We’ve talked about lifestyle diets before and how they factor into a “natural lifestyle” for many people. The number of different lifestyle diets is vast, and one that has stuck around longer than many imagined is the Paleolithic or “paleo” diet.
With a paleo diet, the idea is to only eat the types of food that would have been found before the agricultural revolution. According to Wikipedia, the diet typically “includes vegetables, fruits, nuts, roots, and meat and typically excludes foods such as dairy products, grains, sugar, legumes, processed oils, salt, alcohol, or coffee.” However, some followers include “natural” sugars such as maple syrup and coconut sugar and sometimes even certain dairy products and coffee. (For example, the popular Bulletproof® coffee often appeals to the paleo crowd, though it is technically not paleo.)
At its heart, paleo is a grain-free diet. There are lots of variations on grain-free diets which range from The Whole 30® to Primal and from Ancestral to Wheat Belly. Grain-free consumers are fueling the growth. Food Navigator reported that “the natural channel may have the largest share of Paleo-positioned products, with US retail sales up 123.4% to $76.8m in the year to May 21, but the conventional channel experienced the most growth, with sales up 218% to $55.8m over the same period.”
Health coach Cortney Chaite explained on the leading natural products industry online publication, NewHope.com, that “the people who eat and love the paleo lifestyle, really love paleo because it has also somehow changed their life. People have lost weight, improved chronic illness, and increased their energy and stamina.”
Many that follow these paleo or ancestral diets care about eating locally, eating sustainably, and eating seasonally. People that follow paleo might be interested in going to farmer’s markets, gardening, beekeeping, organic food, and other things that appeal to a more “natural” lifestyle.
Paleo cookbook authors, online medical personalities, and bloggers have all contributed to the widespread success of this diet. Here are a few of them:
- Danielle Walker, author of Against all Grain keeps a robust web presence. She healed her autoimmune disease at age 22 through adopting a paleo lifestyle.
- Chris Kresser, M.S., L.Ac is a globally recognized leader in the fields of ancestral health, Paleo nutrition, and functional and integrative medicine. He is the creator of ChrisKresser.com, one of the top 25 natural health sites in the world, and the author of the New York Times best seller, Your Personal Paleo Code.
- Sarah Ballantyne, PhD., is a biophysicist and mom that started the award-winning website ThePaleoMom.com which features detailed articles distilling the science behind how diet and lifestyle impact health.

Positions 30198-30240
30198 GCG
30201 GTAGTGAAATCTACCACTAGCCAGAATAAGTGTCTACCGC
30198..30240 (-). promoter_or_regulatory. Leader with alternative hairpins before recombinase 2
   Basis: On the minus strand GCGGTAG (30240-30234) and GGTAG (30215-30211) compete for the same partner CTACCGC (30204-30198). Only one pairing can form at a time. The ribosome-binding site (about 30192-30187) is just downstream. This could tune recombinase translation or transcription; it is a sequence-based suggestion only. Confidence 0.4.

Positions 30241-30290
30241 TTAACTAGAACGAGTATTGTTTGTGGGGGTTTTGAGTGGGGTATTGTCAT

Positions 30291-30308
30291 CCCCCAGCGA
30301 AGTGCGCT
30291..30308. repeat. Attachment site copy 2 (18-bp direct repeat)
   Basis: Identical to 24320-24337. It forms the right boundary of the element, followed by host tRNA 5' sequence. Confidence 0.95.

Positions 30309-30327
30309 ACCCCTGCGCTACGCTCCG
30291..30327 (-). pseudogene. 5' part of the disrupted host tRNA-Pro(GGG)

So how do paleo diets affect pharmacies that don’t also sell food? Well, many adopters of the diet apply the principles to all areas of their life, including their OTCs and personal care products. Savvy brands have jumped at the opportunity, marketing their products specifically to the paleo crowd.
For example, there is a brand that I’ve mentioned on the blog before called The Dirt® which offers a coconut oil toothpaste and a trace mineral tooth brushing powder. They brand themselves as paleo because they don’t contain any ingredients that would go against a paleo diet. (Coincidently, it is also a vegan product!)
Then there is the slew of supplements that paleo diet adopters tend to take. Online influencers like Chris Kresser are recommending supplements such as these:
- Vitamin A
- Vitamin D
- Vitamin K2
- Vitamin C
Other influencers also recommend:
- Minerals: iodine, iron, and selenium
Paleo customers may also be more likely to look for personal care products that are considered “clean label” or are free from certain chemicals. Are you carrying these types of products that appeal to your paleo shoppers? Are they easy to locate through signage or other wayfinding? Does your health publications section contain any books or magazines that appeal to this audience, such as Paleo Magazine or The Primal Blueprint by Mark Sisson? Do you carry paleo-approved snacks such as EPIC® meat bars, snack strips or pork skins and EXO® cricket flour protein bars? (Yes, I said cricket powder – and yes, it is what it sounds like.) Could you include a paleo health coach at your next in-store health fair or bring in an integrative doctor to give a presentation on what products are appropriate for a paleo lifestyle?
These are just a few of the opportunities to connect with your paleo shoppers. Remember, they are choosing to eat this way because they want to be healthy, and you also want your patients to be healthy – the goal is the same. Meet them where they are; get creative. You never know what kind of opportunities await when you connect with shoppers through their lifestyle diet.